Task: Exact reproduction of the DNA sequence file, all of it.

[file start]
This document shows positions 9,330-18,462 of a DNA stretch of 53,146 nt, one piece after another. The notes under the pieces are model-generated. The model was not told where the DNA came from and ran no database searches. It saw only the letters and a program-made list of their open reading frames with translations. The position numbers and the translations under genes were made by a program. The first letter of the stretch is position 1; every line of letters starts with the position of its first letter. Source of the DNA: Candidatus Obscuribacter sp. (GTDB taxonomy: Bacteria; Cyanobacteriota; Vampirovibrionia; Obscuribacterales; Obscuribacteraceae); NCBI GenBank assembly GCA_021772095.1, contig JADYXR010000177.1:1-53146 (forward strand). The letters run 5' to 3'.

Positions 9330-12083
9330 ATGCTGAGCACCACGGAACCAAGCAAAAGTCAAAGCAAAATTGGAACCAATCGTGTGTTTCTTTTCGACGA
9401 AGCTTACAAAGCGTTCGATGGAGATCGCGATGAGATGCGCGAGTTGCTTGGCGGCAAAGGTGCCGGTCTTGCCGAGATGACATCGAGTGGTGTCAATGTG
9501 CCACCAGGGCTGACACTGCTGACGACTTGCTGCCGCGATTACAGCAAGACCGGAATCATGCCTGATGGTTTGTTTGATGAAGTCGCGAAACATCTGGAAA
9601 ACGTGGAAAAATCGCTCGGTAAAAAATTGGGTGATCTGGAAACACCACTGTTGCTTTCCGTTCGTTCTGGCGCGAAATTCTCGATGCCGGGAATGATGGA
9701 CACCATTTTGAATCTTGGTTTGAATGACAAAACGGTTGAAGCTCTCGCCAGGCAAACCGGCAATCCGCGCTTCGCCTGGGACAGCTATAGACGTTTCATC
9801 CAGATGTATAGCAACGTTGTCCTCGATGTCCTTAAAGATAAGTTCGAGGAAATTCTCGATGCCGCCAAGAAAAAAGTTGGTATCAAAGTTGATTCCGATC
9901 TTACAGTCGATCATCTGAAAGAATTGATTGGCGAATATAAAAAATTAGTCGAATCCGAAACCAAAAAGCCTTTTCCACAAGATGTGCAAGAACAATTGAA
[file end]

This document shows positions 9,330-18,462 of a DNA stretch of 53,146 nt, one piece after another. The notes under the pieces are model-generated. The model was not told where the DNA came from and ran no database searches. It saw only the letters and a program-made list of their open reading frames with translations. The position numbers and the translations under genes were made by a program. The first letter of the stretch is position 1; every line of letters starts with the position of its first letter. Source of the DNA: Candidatus Obscuribacter sp. (GTDB taxonomy: Bacteria; Cyanobacteriota; Vampirovibrionia; Obscuribacterales; Obscuribacteraceae); NCBI GenBank assembly GCA_021772095.1, contig JADYXR010000177.1:1-53146 (forward strand). The letters run 5' to 3'.

Positions 9330-12083
9330 ATGCTGAGCACCACGGAACCAAGCAAAAGTCAAAGCAAAATTGGAACCAATCGTGTGTTTCTTTTCGACGA
9401 AGCTTACAAAGCGTTCGATGGAGATCGCGATGAGATGCGCGAGTTGCTTGGCGGCAAAGGTGCCGGTCTTGCCGAGATGACATCGAGTGGTGTCAATGTG
9501 CCACCAGGGCTGACACTGCTGACGACTTGCTGCCGCGATTACAGCAAGACCGGAATCATGCCTGATGGTTTGTTTGATGAAGTCGCGAAACATCTGGAAA
9601 ACGTGGAAAAATCGCTCGGTAAAAAATTGGGTGATCTGGAAACACCACTGTTGCTTTCCGTTCGTTCTGGCGCGAAATTCTCGATGCCGGGAATGATGGA
9701 CACCATTTTGAATCTTGGTTTGAATGACAAAACGGTTGAAGCTCTCGCCAGGCAAACCGGCAATCCGCGCTTCGCCTGGGACAGCTATAGACGTTTCATC
9801 CAGATGTATAGCAACGTTGTCCTCGATGTCCTTAAAGATAAGTTCGAGGAAATTCTCGATGCCGCCAAGAAAAAAGTTGGTATCAAAGTTGATTCCGATC
9901 TTACAGTCGATCATCTGAAAGAATTGATTGGCGAATATAAAAAATTAGTCGAATCCGAAACCAAAAAGCCTTTTCCACAAGATGTGCAAGAACAATTGAA